How to use design thinking to robot-proof your career

I came across a book called Design Your Life. Design thinking is extremely influential in the Silicon Valley. Authors of the book, Bill Burnett, and Dave Evans, are both professors of the famous Stanford They asked this question:

How to apply design thinking to build a joyful, fulfilled life?

What is Design Thinking? If you have heard about iterating, prototyping, failing fast and failing often, then you got a fairly good idea of what design thinking means. Startups use this methodology to make sure they design products that customers want to buy in real life. They talk to potential customers to understand their needs; quickly redesigning products and getting customers' feedback. They keep going until they hit on a version that resonates with their potential customers.

This is all great, but I can't help thinking. How can Design Thinking help us robot-proof our career?

There are many junctions in our life where we have to figure out what kind of career we want to be in. It happens when we graduate from college, but it doesn't stop there. We get laid off. We want to do something we are passionate about. We want time with our family.

While we know our talent and passion, we are not exactly sure who will be interested in us. The result? We keep doing what we did in the past, even though it doesn't feel exactly right.

That is where Design Thinking can help.

Design Thinking helps you visualize various possibilities for your life and career.

Design Thinking gives you guidance on how to take small and meaningful steps to test out your career idea by talking to people in the real world.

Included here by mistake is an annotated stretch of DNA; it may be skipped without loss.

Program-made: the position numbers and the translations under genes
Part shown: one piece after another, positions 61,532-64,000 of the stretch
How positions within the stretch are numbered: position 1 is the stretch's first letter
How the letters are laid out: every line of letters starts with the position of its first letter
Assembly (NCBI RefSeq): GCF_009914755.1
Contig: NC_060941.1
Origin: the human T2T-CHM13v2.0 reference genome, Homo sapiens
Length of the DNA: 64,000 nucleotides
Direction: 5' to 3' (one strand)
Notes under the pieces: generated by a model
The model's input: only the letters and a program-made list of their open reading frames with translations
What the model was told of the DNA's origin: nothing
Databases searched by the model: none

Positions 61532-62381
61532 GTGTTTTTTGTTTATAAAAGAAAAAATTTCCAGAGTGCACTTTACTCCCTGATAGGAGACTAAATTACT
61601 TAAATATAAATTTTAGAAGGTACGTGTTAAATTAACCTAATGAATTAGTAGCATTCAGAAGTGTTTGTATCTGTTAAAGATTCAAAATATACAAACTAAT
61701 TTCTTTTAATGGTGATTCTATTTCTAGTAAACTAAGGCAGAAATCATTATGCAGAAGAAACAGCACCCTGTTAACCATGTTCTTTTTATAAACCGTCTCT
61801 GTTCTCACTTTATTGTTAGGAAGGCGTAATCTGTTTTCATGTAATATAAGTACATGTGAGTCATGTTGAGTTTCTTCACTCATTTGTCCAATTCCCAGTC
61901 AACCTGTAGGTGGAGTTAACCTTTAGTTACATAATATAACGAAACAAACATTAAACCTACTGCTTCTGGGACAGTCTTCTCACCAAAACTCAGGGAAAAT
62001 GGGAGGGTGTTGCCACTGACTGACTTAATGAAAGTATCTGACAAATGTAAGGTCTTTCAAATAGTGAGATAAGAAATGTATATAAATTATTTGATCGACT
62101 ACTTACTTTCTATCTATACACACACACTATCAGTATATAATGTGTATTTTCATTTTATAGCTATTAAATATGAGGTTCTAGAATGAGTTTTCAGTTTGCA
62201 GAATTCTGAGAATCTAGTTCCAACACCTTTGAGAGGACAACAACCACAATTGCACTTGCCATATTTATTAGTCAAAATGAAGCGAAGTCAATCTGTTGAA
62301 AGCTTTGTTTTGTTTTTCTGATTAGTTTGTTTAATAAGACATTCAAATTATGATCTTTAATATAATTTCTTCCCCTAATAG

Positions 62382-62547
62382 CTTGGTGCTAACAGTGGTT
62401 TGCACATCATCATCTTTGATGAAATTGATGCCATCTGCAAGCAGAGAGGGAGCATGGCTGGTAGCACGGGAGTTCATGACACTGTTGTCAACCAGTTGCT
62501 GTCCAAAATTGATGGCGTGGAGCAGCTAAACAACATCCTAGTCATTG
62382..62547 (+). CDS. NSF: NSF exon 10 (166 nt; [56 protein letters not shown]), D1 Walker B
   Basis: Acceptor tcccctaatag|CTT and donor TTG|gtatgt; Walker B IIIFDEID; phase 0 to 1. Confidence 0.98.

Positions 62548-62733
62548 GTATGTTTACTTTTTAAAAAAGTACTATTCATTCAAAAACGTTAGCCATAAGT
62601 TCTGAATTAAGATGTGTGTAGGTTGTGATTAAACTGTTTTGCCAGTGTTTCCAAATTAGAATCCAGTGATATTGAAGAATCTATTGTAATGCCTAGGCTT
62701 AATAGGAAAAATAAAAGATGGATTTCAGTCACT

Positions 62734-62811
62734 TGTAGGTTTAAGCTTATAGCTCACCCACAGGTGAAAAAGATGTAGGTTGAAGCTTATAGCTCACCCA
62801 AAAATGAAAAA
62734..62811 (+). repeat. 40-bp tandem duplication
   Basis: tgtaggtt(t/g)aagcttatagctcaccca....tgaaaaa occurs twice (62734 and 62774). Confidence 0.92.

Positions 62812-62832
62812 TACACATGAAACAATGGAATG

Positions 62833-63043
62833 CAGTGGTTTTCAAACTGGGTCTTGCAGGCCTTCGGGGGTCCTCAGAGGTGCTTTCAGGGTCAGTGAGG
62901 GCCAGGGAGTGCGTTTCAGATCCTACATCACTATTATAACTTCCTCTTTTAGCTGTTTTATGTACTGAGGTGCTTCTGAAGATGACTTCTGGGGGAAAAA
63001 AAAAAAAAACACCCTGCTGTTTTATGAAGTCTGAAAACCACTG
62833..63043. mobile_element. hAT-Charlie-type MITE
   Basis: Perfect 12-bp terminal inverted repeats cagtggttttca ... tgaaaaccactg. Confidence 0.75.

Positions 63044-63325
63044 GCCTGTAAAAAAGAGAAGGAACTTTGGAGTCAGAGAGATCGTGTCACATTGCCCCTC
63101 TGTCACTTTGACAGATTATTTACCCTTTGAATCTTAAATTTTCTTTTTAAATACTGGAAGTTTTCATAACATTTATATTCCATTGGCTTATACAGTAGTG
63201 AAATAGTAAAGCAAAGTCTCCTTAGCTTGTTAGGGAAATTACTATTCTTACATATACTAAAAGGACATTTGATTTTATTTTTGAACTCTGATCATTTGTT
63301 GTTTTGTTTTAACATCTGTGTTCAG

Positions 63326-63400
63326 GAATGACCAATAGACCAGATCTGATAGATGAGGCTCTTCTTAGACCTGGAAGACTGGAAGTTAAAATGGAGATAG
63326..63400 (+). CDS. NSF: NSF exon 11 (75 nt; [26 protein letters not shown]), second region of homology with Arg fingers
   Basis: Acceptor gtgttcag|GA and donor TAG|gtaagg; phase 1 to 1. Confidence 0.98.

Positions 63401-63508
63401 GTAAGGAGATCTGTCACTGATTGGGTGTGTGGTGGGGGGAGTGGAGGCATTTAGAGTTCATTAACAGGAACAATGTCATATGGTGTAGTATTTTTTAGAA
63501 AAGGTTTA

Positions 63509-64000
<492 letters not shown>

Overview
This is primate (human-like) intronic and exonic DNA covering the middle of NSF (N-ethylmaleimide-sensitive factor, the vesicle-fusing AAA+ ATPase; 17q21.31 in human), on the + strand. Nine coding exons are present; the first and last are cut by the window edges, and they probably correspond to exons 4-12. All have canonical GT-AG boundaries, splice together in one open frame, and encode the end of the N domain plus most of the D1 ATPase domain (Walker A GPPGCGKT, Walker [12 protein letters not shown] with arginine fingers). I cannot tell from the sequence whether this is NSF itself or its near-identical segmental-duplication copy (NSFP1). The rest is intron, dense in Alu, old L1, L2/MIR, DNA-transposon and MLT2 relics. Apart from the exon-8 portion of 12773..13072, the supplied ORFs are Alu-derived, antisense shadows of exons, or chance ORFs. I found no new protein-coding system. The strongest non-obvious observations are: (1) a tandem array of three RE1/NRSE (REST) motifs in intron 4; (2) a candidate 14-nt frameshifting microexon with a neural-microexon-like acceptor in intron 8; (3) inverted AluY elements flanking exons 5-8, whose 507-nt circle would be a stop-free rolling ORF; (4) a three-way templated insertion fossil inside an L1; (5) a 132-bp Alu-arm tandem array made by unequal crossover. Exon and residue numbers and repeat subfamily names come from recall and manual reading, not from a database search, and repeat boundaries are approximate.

Design Thinking helps us dream big AND 100% grounded in reality.

Design Thinking is about changing our mindset and the way we view our career as a journey. Here are a few ideas for us to get started today!

1. Stop believing there is one perfect career for our whole life

My father and my uncle both quitted their high paying jobs to start new careers in their 40s.

Aren't we suppose to choose and stay in one career for our whole life? I thought my family was weird.

Bill Burnett points out a (depressing) point in this book. As we live longer, we also work longer. In our 40-50 year career span, we will have at least 2-3 radically different careers.

President Reagan was a famous actor before he became President of the United States. Bill Gates was a CEO before he ran the largest Foundation to give back to the community. Martha Stewart was a stockbroker before she started her beauty-home media empire.

My family history turned out to be the norm, not the exception.

2. Not all your dreams can come true. And it's ok.


Happiness Expert Dan Gilbert, who also happens to be a Professor of psychology at Harvard, found a surprising result on our ability to predict what makes us happy.

The result? We are fairly lousy, and our assumptions about what will make us happy in the future are often wrong. It seems counter-intuitive, especially in our culture where we encourage everyone to dream big and conquer the world.

What he found out is that we always misjudge how we will feel in the future because we forget that the "us" in 2022 is different from the "us" in 2017. If there's no one perfect career, that also means not all our dreams could or should come true.

A couple of weeks ago, I somehow got the idea that eating three croissants in a row will make me very happy, and I went ahead and did that. Needless to say, I felt sick on the train ride home that evening.

Dan is right. I am terrible in predicting what makes me happy.

3. Think big and take small steps


Positive thinking has been huge in the past few years. We were told that by visualizing our success - getting that dream job, dating that dream girl - will motivate us to move closer to our goal.

Professor Gabriela Oettingen at the NYU took this idea for a test, and her research was surprising.

She found out that dreaming about the awesome future often makes us paralyzed with fear and unable to move. Luckily, she has an antidote: we should WOOP our life.


To put it simply, on top of dreaming big, we should also plan some concrete steps that we can take within the next 2-3 weeks to move us closer to the dream. We should also continue to learn, change and plan every 2-3 weeks. That sounds like iterating our life to me!

Lesson 3: While I cannot predict how to compete with robots of the future, yet, I can use design thinking and WOOP my career continuously to get ahead of the curve.